(Philadelphia, Pennsylvania/ Newport, Rhode Island / 1833 - 1905)
William Trost Richards was born in Philadelphia and began to draw at a young age. After the death of his father in 1847, he withdrew from Central High School to support his family and worked as a designer of ornamental metal fixtures. Richards and William Stanley Haseltine (1835 - 1900) studied painting with German landscape painter Paul Weber in 1850, and took classes at the Pennsylvania Academy of the Fine Arts, where he first exhibited in 1852 and was elected an academician the following year. During the early 1850s he went on sketching trips to the Hudson River Valley in New York and met such noted landscape painters as Frederic Edwin Church, Jasper F. Cropsey, and John F. Kensett. In 1855 he went to Europe and toured the continent and returned to Philadelphia the following year, married, and settled in Germantown.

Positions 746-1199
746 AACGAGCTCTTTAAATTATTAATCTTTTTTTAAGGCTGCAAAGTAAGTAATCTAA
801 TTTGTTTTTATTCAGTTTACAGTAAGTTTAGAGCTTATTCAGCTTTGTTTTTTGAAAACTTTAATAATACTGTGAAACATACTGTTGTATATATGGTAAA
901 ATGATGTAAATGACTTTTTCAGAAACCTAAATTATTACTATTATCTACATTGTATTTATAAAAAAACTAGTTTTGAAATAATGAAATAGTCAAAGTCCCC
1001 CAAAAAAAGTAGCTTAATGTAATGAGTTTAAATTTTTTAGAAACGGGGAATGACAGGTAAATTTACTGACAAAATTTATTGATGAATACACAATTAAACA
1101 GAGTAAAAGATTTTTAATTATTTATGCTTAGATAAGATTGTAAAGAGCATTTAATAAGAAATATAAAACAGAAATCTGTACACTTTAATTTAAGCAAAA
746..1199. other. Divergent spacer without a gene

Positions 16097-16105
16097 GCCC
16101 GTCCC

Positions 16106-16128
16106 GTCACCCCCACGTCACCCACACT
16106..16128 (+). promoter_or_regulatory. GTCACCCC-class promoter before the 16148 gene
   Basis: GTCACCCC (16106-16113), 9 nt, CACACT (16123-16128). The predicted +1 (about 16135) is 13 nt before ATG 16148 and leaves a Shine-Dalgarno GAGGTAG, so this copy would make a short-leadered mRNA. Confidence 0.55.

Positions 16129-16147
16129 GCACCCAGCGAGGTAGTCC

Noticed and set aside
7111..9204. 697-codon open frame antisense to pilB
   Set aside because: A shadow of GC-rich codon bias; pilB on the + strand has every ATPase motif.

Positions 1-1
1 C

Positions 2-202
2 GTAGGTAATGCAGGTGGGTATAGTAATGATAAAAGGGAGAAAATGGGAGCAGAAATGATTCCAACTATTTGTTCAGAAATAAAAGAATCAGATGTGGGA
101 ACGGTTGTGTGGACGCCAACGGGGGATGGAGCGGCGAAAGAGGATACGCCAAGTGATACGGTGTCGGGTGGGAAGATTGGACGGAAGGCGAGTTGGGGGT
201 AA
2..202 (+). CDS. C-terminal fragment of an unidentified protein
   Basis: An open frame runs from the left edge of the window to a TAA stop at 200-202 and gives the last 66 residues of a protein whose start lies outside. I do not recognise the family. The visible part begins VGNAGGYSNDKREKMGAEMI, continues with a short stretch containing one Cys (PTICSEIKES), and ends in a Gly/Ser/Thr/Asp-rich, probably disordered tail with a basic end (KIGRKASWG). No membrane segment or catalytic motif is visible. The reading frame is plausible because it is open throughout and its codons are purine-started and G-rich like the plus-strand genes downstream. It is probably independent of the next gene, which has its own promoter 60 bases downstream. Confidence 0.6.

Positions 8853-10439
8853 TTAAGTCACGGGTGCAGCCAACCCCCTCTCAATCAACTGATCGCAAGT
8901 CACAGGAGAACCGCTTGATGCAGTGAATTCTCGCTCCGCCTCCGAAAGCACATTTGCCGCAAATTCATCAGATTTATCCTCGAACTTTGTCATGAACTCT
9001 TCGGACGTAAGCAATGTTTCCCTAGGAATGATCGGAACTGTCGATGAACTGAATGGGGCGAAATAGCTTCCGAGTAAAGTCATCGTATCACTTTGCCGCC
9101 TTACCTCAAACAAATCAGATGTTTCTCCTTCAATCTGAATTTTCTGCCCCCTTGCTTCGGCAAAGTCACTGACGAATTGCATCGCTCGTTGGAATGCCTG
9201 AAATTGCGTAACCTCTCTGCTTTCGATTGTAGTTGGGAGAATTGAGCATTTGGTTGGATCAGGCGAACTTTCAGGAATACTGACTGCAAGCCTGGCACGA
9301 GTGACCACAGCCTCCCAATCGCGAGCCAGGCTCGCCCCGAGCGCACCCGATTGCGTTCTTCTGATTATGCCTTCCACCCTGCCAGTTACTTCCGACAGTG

Early in his career Richards painted forest scenes in the extremely detailed style advocated by John Ruskin and the Pre-Raphaelites, and he joined the Society of Truth in Art in 1863. Richards was elected an honorary member of the National Academy of Design in 1862 and a full academician in 1871. Following a second visit to Europe in 1866, Richards began to concentrate on marine subjects, and he achieved fame for his depictions of coastal scenes. He became adept at watercolor and joined the American Watercolor Society in 1874. He lived in Great Britain from 1878 to 1880 and had a studio in London. Subsequently Richards returned to Philadelphia and spent some summers in Atlantic City and Cape May.